Improving Local Level Governance in the Philippines

The Philippine National Police have used the Performance Governance System to improve governance.

The Philippine National Police have used the Performance Governance System to improve governance.

Efficient, transparent and accountable governance continues to be a major driving force behind reform movements around the world. In partnership with the Center for International Private Enterprise (CIPE), the Institute for Solidarity in Asia (ISA) has implemented the Performance Governance System (PGS) initiative in the Philippines. The Performance Governance System is a highly rigorous accreditation program that requires participating organizations to reform and strengthen their governance practices with the goal of improving organizational performance, financial transparency and political accountability.

The recently published case study from Strategies for Policy Reform describes the Performance Governance System in detail. ISA has subsequently shared three case studies that illustrate how the adoption of the Performance Governance system has improved public governance in Talisay city, the Philippine National Police, and the Philippine Army.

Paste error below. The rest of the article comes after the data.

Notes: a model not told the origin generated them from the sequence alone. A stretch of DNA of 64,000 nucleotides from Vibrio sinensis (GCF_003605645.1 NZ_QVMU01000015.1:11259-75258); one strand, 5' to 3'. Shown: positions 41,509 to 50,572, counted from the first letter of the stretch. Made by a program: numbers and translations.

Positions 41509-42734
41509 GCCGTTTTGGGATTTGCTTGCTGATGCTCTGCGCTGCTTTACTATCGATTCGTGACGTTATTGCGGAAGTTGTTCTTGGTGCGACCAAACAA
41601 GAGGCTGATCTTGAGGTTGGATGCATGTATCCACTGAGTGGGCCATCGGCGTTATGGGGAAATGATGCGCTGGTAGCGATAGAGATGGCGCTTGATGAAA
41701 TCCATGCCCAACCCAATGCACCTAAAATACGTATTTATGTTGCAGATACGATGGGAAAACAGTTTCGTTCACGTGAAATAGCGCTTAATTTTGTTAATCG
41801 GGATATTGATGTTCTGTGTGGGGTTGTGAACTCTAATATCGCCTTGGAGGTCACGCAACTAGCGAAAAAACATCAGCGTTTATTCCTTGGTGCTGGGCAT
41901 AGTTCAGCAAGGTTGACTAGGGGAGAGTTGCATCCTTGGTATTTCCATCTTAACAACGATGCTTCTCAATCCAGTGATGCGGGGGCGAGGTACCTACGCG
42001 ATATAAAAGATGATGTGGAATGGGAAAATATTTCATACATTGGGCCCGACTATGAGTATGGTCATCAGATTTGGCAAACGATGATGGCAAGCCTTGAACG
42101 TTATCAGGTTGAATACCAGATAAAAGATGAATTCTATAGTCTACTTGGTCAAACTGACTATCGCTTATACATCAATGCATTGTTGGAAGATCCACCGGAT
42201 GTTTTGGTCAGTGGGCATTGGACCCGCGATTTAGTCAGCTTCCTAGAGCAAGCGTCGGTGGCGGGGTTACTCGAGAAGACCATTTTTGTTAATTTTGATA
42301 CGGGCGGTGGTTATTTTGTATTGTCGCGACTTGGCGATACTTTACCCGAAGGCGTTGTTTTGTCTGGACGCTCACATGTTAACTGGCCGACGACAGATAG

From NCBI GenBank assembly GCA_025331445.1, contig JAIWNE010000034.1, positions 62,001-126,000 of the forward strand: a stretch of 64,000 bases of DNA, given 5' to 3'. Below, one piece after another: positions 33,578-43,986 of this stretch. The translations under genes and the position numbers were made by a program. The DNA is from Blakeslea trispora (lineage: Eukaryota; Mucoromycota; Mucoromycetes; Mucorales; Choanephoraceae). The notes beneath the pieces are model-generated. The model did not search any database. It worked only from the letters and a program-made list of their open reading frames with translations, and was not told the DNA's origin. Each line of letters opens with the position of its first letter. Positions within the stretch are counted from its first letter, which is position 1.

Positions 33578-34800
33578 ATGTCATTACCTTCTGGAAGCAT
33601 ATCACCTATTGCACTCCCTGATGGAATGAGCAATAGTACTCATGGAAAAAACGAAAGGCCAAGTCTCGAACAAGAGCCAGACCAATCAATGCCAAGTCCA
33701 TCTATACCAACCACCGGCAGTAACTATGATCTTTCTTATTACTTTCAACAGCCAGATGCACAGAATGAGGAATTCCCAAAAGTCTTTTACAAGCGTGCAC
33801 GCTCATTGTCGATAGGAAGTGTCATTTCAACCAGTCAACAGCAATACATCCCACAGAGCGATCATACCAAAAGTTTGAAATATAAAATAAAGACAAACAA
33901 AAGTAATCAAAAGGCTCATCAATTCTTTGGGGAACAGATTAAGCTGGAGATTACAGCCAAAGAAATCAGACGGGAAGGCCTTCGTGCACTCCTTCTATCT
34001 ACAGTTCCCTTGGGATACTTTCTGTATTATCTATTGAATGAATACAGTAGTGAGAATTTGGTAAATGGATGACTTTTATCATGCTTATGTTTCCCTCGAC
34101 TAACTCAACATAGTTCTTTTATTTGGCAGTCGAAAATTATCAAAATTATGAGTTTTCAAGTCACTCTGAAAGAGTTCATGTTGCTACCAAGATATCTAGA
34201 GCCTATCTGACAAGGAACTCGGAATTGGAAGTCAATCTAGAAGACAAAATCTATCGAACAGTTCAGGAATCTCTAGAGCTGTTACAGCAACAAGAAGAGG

Teodora Mihaylova is Research Coordinator at CIPE.

Successful Public-Private Dialogue: The Kenyan Perspective

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“The work of development is too important to be left in the hands of governments alone. It is the responsibility of everyone. Especially the business community.” This was Betty Maina’s main point in her speech last week at the 8th Private-Public Dialogue (PPD) Workshop in Copenhagen, Denmark.

The workshop explored how the government, private sector, and civil society organizations can effectively use PPD platforms for collaborative governance and leadership in addressing difficult challenges. Through its collaborative process, PPD provides a structured, participatory, and inclusive approach to policymaking directed at reforming governance and the business climate.

As the CEO of CIPE partner the Kenya Association of Manufacturers (KAM), Maina spoke on the crucial role that multi-stakeholder PPD platforms can play in building a better enabling environment for business. Maina recognized the social, economic and environmental challenges that we face, and the important role the business community can play in tackling those challenges.